You may have seen xylitol listed as an ingredient in many things over the past few years. It’s not uncommon to find in gums, mints, sweets, etc. and it is becoming more and more common with the wealth of information and research now out on it. It is a low-glycemic index, natural sweetener from birch trees. Unlike other sweeteners, it is naturally derived and most importantly for us from a dental standpoint, it doesn’t cause cavities! What?! A sweetener that is actually “good” for your teeth?! This has to be too good to be true, right? Wrong!

The way that xylitol is made up (it is a 5-carbon sugar), the bacteria in our mouth and on our teeth can’t digest it. Typically, the bacteria in our mouth eat the sugary/carbohydrates in our diet and then digest it, turning the sugar to acid which in turn causes decay on the teeth. With xylitol, it’s different and the bacteria in our mouth essentially die since they don’t have a food source. Not only does it help in this way, it also can help re-mineralize areas that have had previous decalcification. When we chew gum or eat candies containing xylitol, it helps increase our saliva production and in turn washes a lot of the bad bacteria away. By doing this, it leaves more room for minerals, such as calcium and phosphate, to help repair damaged or weakened areas.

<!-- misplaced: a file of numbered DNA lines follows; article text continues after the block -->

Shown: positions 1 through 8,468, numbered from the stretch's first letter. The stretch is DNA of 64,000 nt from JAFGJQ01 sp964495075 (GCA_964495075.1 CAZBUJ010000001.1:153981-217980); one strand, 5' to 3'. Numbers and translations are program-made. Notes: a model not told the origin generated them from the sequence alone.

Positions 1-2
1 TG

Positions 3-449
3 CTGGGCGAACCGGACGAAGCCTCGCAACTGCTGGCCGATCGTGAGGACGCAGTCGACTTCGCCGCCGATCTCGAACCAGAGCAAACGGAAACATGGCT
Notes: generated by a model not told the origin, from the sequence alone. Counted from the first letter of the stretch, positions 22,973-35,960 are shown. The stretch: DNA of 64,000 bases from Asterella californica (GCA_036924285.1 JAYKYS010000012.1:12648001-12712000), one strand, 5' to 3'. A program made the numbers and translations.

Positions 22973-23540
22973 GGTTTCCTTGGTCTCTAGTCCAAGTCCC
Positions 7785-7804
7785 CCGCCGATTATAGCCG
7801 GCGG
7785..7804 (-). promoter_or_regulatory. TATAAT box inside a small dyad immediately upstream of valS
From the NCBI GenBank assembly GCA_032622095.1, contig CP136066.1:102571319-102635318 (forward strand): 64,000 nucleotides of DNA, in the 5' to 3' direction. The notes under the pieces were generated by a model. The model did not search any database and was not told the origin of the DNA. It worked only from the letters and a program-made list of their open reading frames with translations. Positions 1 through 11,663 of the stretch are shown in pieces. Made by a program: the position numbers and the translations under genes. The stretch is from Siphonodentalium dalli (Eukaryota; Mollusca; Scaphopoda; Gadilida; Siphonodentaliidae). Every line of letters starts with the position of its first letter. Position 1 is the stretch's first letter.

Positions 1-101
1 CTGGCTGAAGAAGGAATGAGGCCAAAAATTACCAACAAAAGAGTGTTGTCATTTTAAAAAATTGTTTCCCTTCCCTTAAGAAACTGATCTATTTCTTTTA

We know that sweets and treats are part of our life and we would never tell you to cut them out 100% (refer to our healthy snacking blog post). With the more frequent use of xylitol as a sweetener and treats made with it becoming more readily available and more easily accessible, we now have a great option and alternative for treats for ourselves and for our children. It is also great for those that suffer from xerostomia (dry mouth) since it helps promote saliva formation while not causing cavities, unlike other candies, cough drops, etc. that people often use to help alleviate symptoms of their dry mouth.

Another finding of xylitol is that it’s believed to decrease the transmission of cavity causing bacteria from mother to baby when the mother is using xylitol at the recommended daily dosage. This is huge considering that parents inevitably transfer their cavity causing bacteria to their children so having a way to decrease this transmission is huge. Regular use of xylitol significantly reduces this transmission between parent and child, ultimately resulting in fewer cavities for the child.

The recommended dose of xylitol is 5 exposures a day, which should be enough to help with cavity prevention. 1 piece of xylitol gum is 1 exposure and 2 xylitol mints are 1 exposure. There are also lozenges and a product called Xyli Melts that stick to your gums/cheek to provide longer relief from dry mouth for extended periods of time. It is good to note that too much xylitol can cause stomach upset in some individuals but you have to have quite a bit for this to happen and the small amount that’s in a lollipop or similar small treat isn’t usually enough to cause any problems. It’s also important to note that if you have a dog, please keep your xylitol out of reach for your 4-legged friend as it can be very toxic and even fatal to them. If you have any questions about xylitol or it’s benefits in the dental world, please don’t hesitate to ask us at your next appointment!

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